A study found the Czech Republic had one of the worst records in Europe for underage drinking, with just over 40% of 15-year-olds admitting they drink alcohol on a regular basis.
Should parents give alcoholic drinks to their kids? A new civil society campaign in the Czech Republic says, rather uncontroversially, no.
But they’re battling against entrenched thinking, especially in a country routinely ranked as the largest consumer of beer in Europe.
At an outdoors pub in Olomouc, in the Czech Republic's east, the topic sparks debate. It is partly down to culture, says Katarina, a mother of two. In the regions where grapes are grown, such as southern Moravia, wine is given to young children to help with producing good blood. Or a spoon of Slivovice, a traditional plum brandy, is often given to kids when camping to help settle the stomach.
Many parents, including her own, Katarina added, want to make sure children are safe with alcohol so allow their teenage children to drink beer or wine at home in “a safe, controlled environment”.
“My opinion is that children should not be given alcohol, no matter how strong, unless they are at least teenagers,” says her husband, Ondrej. “Although there’s no need to be strict about an eighteen-year-old having a beer.”
Before launching the nechmel děti (“Don’t Hop Children”) campaign last month, the organisers commissioned a survey of more than 1,000 parents of children aged between 3-15.
Conducted by Nielsen Admosphere, a local research agency, it found that 27% of parents thought it harmless to give their children a drink with a 0.5% alcohol content, rising to 36% for parents of children aged 11–15. A majority (56%) reckoned a drink with an alcohol content of up to 0.5% wasn’t even an alcoholic beverage.
The goal is “enlightenment”, not “prohibition”, says the campaign organiser Petr Freimann, who also a few years ago helped launch the Dry February initiative to convince adult drinkers to lay off the beer for one month a year.
Czechs are routinely ranked as being among the biggest consumers of beer in Europe, even though consumption rates are falling somewhat. A report by the Czech Beer and Malt Association last month said that beer consumption per capita has fallen for the second year in a row to (only) 129 litres, the fifth-lowest level since its records began in 1950. By comparison, Germans drink around 99 litres per capita each year, according to the latest estimates.
Yet a study by the OECD in 2015 found that the Czech Republic had one of the worst records in Europe for underage drinking, with just over 40% of 15-year-olds admitting they drink alcohol on a regular basis. The percentage who said they had tried alcohol at least once rose from 70% in 2005 to 94% in 2015, the report found.
According to a 2017 study by four Czech scientists from Charles University and Palacký University Olomouc, 7.4% of surveyed eleven-year-olds admitted to drinking at least once a week. Of thirteen-year-olds it was 19.3%, and close to two-fifths of children aged fifteen.
The findings “indicate a high degree of liberalism of Czech society towards alcohol”, the report concluded, also adding that “it appears that alcohol consumption will remain a serious problem in Czech society".
In recent years, many Czechs have drifted towards the growing market of so-called “non-alcoholic” or “low-alcohol” drinks, which style themselves as healthier, and less intoxicating, alternatives. Some are beer-flavoured, most are lemonades or “radlers”, a shandy of beer and lemonade.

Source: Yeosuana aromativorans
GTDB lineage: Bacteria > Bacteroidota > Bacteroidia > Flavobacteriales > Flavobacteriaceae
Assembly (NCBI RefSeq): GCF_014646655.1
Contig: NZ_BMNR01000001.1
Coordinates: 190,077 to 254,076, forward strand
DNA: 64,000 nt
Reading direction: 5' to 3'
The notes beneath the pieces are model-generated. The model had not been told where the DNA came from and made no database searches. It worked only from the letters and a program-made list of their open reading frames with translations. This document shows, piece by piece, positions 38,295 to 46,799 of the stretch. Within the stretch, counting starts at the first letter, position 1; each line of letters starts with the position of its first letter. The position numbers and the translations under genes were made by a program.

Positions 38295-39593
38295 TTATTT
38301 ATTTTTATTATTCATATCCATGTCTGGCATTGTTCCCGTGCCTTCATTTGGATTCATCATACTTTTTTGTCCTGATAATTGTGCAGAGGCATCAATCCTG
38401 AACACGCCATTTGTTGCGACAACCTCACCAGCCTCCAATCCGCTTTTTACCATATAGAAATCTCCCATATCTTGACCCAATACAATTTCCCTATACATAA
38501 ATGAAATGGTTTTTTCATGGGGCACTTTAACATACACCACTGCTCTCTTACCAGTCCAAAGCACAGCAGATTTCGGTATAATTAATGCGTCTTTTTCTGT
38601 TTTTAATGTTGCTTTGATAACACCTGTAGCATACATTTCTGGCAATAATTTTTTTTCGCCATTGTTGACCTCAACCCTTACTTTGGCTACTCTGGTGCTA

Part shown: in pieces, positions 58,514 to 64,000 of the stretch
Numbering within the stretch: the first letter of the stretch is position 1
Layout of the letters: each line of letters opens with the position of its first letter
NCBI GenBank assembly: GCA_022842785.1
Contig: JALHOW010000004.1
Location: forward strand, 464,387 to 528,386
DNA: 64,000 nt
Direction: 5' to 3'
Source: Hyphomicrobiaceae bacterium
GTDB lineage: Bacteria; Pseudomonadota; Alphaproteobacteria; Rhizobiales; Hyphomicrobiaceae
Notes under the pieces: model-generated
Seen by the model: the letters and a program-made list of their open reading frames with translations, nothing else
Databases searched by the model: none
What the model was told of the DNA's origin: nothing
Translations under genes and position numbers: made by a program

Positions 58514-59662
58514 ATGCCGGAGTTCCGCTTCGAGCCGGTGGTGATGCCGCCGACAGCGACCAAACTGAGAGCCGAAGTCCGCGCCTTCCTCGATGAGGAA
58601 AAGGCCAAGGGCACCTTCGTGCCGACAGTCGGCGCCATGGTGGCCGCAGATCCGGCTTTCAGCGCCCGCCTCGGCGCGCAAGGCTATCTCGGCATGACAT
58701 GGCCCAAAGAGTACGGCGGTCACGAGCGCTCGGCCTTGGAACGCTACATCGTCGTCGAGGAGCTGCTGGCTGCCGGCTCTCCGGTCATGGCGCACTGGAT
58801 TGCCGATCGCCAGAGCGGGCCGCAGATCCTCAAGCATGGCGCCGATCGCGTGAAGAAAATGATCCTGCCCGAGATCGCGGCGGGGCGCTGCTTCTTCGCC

In 2020, these drinks accounted for 7.3% of the total amount of beer produced for the domestic market, according to local media reports. The market was worth €72 million that year, up more than doubled from 2014.
However, by law “non-alcoholic” beer can contain up to 0.5% alcohol. Not all do contain alcohol, but some do. Only a few are labelled “low-alcohol”.
As well as most Czech parents not considering a drink to be alcoholic if it contains less than 0.5% alcohol, the Nielsen Admosphere found that a third of surveyed parents reckon these “non-alcoholic” drinks are healthier than sodas, like Coca-Cola or Fanta.
Birell, one of the best-selling brands and almost synonymous with low-alcohol drinks, has a gluten-free option. Most of its range is advertised as not containing preservatives, artificial colours or artificial sweeteners. Its fruity varieties have added vitamins. These low-alcohol beers are also cheaper than sodas.
Some 36% of surveyed parents admitted giving flavoured beers to their children aged 11–15, and even 11% to children aged 3–6.
But Freimann points out that a child consuming a drink with 0.5% alcohol content is worse for the body than an adult consuming a beer with 4-5% alcohol, an argument supported by experts.
The nechmel děti campaign could be an “eye-opener” for some parents who consider shandies, non-alcoholic, or flavoured beers as completely harmless for children, said Petr Baďura, assistant professor at Palacký University Olomouc’s Department of Physical Culture.
“It is certainly a step in the right direction, as it will perhaps have a preventive impact in some parts of the population,” said Baďura. “However, given the Czechs’ attitude towards alcohol, it's unlikely to be a complete ‘game-changer’ that would make the entire younger generation avoid excessive alcohol consumption.”
Asked whether his campaign will have any success, Freimann is modestly confident. He points to our interview as an example. “If we look at media coverage,” he says, “it’s quite successful.” Indeed, the campaign has been reported on by almost all Czech newspapers.
Katarina, the mother of two, concurs. “After I learned about the nechmel děti campaign, I am more strict and explain things to my children honestly,” she said.